From the ex-battlefields of the Somme, we drove in the direction of Paris, taking the back roads at a relatively leisurely pace. We encountered some trouble when, after seeing a number of route bloqué signs, we eventually realised they were talking about our route, and had to retrace our steps for a considerable distance, in traffic that went at a crawl. After yet another misadventure with another closed road (what is going on here!), we eventually found a route that led us towards Paris.
Searching for water, I spotted a hose at a tiny petrol station, and managed to stumble my way through a negotiation in French with the attendant to fill up our water tank. He only agreed after I offered to pay (je peux vous payer?), and the venture succeeded right up to the point when, after he filled our tank, I accidentally offered five euros for the water instead of about two, forgetting to convert currently while distracted trying to carry out the conversation in French. Merde!
It’s frustrating that while I feel able to put most things into a sentence in French, possibly with the help of my dictionary, once I’m face-to-face with someone, even if I’m prepared, my IQ seems to drop about fifty points and I become a gibbering moron, stuttering over the most simple French sentences. Hopefully this will get easier with time and practice!
Anyway, not wishing to tackle the infamous Parisian traffic during peak hour, we thought we’d stop at the next lay-by and wait it out. Said lay-by never came, and we found ourselves swept onto the motorway heading into Paris. Fairly typical move for us, really!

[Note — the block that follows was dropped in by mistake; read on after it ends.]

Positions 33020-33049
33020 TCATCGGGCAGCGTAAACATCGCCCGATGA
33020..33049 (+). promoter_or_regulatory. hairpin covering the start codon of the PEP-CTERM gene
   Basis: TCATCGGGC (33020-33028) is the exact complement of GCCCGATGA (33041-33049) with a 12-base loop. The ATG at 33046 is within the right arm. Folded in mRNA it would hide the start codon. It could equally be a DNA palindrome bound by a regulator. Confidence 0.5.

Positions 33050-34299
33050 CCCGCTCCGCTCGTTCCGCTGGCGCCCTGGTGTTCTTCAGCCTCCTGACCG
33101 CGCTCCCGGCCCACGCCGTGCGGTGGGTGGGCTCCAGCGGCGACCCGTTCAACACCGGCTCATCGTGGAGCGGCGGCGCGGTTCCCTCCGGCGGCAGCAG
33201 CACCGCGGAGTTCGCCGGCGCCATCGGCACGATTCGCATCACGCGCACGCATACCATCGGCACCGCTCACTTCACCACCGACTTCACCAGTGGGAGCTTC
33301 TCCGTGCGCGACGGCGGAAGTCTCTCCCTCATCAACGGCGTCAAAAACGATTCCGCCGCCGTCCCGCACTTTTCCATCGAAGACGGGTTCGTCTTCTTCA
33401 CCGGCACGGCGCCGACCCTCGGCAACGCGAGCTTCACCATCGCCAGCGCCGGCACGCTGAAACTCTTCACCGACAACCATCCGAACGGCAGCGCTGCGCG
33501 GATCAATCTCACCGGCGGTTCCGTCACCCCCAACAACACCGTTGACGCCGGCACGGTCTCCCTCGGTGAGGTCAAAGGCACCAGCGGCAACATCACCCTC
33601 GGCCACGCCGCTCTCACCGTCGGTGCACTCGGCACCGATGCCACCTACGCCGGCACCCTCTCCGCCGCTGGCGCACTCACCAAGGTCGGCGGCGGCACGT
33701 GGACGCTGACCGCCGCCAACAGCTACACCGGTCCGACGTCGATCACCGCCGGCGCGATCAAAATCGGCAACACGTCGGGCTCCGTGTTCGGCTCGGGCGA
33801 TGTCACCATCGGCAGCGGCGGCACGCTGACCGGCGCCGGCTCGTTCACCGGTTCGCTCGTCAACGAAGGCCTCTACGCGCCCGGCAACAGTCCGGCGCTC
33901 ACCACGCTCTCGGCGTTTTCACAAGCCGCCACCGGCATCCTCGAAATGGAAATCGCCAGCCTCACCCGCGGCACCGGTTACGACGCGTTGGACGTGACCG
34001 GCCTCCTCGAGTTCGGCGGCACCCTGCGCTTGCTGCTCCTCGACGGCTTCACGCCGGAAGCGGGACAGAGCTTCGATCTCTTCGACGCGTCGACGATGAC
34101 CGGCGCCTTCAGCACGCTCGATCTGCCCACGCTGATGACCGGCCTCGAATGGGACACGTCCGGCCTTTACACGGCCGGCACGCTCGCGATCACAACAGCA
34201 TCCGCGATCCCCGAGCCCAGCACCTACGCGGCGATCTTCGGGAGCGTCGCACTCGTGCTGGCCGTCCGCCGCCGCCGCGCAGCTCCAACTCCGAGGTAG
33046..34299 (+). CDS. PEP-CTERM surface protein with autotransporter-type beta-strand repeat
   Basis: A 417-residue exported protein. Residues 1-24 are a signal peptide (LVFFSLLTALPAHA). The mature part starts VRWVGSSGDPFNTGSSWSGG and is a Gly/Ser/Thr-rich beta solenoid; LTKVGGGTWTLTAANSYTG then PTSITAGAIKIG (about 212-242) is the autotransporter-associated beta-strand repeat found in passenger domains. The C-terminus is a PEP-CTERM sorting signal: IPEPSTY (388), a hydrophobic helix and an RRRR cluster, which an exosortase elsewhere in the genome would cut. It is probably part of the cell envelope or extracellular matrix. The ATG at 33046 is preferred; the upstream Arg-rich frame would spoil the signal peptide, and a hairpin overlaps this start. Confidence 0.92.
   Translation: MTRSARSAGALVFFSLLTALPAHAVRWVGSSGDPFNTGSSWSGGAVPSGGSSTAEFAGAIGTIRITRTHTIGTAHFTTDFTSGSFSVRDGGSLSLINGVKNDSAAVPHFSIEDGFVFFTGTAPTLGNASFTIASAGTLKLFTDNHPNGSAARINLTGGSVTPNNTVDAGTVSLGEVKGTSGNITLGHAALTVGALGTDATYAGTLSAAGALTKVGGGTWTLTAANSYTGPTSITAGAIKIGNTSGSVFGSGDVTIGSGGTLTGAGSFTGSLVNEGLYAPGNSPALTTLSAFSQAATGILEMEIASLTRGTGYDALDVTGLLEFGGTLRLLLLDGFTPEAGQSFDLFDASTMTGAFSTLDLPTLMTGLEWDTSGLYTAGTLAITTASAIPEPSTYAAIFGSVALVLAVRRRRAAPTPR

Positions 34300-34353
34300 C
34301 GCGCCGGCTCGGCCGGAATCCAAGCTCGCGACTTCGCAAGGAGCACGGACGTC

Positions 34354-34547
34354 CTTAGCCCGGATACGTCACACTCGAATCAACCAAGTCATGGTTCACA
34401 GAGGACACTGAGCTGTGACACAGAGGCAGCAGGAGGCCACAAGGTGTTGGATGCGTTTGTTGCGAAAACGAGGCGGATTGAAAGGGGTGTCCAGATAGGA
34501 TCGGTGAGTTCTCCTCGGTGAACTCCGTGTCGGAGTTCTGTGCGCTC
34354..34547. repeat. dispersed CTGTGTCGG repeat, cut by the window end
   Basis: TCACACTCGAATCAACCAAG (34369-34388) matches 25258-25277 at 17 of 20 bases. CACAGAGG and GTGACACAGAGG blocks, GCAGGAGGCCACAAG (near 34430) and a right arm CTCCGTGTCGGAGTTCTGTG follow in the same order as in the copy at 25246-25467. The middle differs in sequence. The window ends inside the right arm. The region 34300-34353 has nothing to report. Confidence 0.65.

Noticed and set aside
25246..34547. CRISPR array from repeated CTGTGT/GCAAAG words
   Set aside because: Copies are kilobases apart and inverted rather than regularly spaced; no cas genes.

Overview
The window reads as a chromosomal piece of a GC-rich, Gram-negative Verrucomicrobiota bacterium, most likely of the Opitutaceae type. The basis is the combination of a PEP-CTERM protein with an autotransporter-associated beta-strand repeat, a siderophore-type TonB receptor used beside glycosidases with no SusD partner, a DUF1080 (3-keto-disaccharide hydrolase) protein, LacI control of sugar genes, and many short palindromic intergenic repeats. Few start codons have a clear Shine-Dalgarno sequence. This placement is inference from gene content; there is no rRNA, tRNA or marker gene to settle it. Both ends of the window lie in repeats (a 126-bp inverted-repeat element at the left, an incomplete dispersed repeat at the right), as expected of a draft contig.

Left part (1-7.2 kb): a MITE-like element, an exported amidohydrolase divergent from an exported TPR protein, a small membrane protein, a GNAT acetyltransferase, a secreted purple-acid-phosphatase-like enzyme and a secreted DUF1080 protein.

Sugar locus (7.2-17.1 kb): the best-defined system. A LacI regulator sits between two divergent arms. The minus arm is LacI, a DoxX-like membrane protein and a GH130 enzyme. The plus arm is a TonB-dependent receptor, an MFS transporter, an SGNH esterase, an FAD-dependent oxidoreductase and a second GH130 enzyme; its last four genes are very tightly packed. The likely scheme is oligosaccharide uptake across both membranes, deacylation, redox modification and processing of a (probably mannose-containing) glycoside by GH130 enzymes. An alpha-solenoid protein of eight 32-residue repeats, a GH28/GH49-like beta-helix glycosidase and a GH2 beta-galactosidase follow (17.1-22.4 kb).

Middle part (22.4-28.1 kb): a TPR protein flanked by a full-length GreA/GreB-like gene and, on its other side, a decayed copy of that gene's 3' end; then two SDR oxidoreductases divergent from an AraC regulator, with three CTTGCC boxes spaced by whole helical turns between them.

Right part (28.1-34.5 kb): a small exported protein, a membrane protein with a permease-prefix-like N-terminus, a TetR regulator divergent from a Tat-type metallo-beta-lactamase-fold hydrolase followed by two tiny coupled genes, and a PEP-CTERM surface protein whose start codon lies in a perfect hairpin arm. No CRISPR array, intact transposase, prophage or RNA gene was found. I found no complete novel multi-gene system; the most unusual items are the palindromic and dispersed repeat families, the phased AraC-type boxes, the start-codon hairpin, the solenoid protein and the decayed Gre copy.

So, our introduction to le circulation de Paris was a rather exciting experience, particularly when we came across some rather unfamiliar and fluid traffic layouts. Still, with no major incidents, Nigel faithfully led us to the aire de stationnement in front of the magnificent Château de Vincennes: A spacious car park with plenty of space, and many other motorhomes parked up. We took a walk in the adjacent and very pretty parc de floral, dropped into the nearby metro station to check up on the plan for the following morning (damn, the metro in Paris is unbelievably expensive! About $32 AUD for a day pass!), and settled in for the night.
Up early the next day, and we headed to the metro to meet our friend Tiff coming in on the train from London for the weekend. Hooray! We spent the day with Tiff walking through Paris, from la Place de la Concorde, along the Seine, and past the Eiffel Tower — which is one impressively massive construction, by the way — dodging dodgy street hawkers trying to thrust crappy miniature Eiffel Towers in our hands and chanting one-euro, one-euro. We visited Sacré Coeur (dodging pushy guys trying to put ‘friendship bracelets’ on the girls’ wrists), a quite beautiful church, all rounded dome roofs and intricate statuary, perched on top of a grassy hill overlooking Paris. Eventually, footsore, back again to Nettle to sit around and have some cider.
Meanwhile, we had been trying for days to find a way to get in contact with Tim, Jen and Annie, other friends who were also in the country. The solution was presented by Tiff, her working mobile phone, which we used to form a plan to meet at the Eiffel Tower at 9. This fell through and we rescheduled for breakfast, but at least we had a communication channel.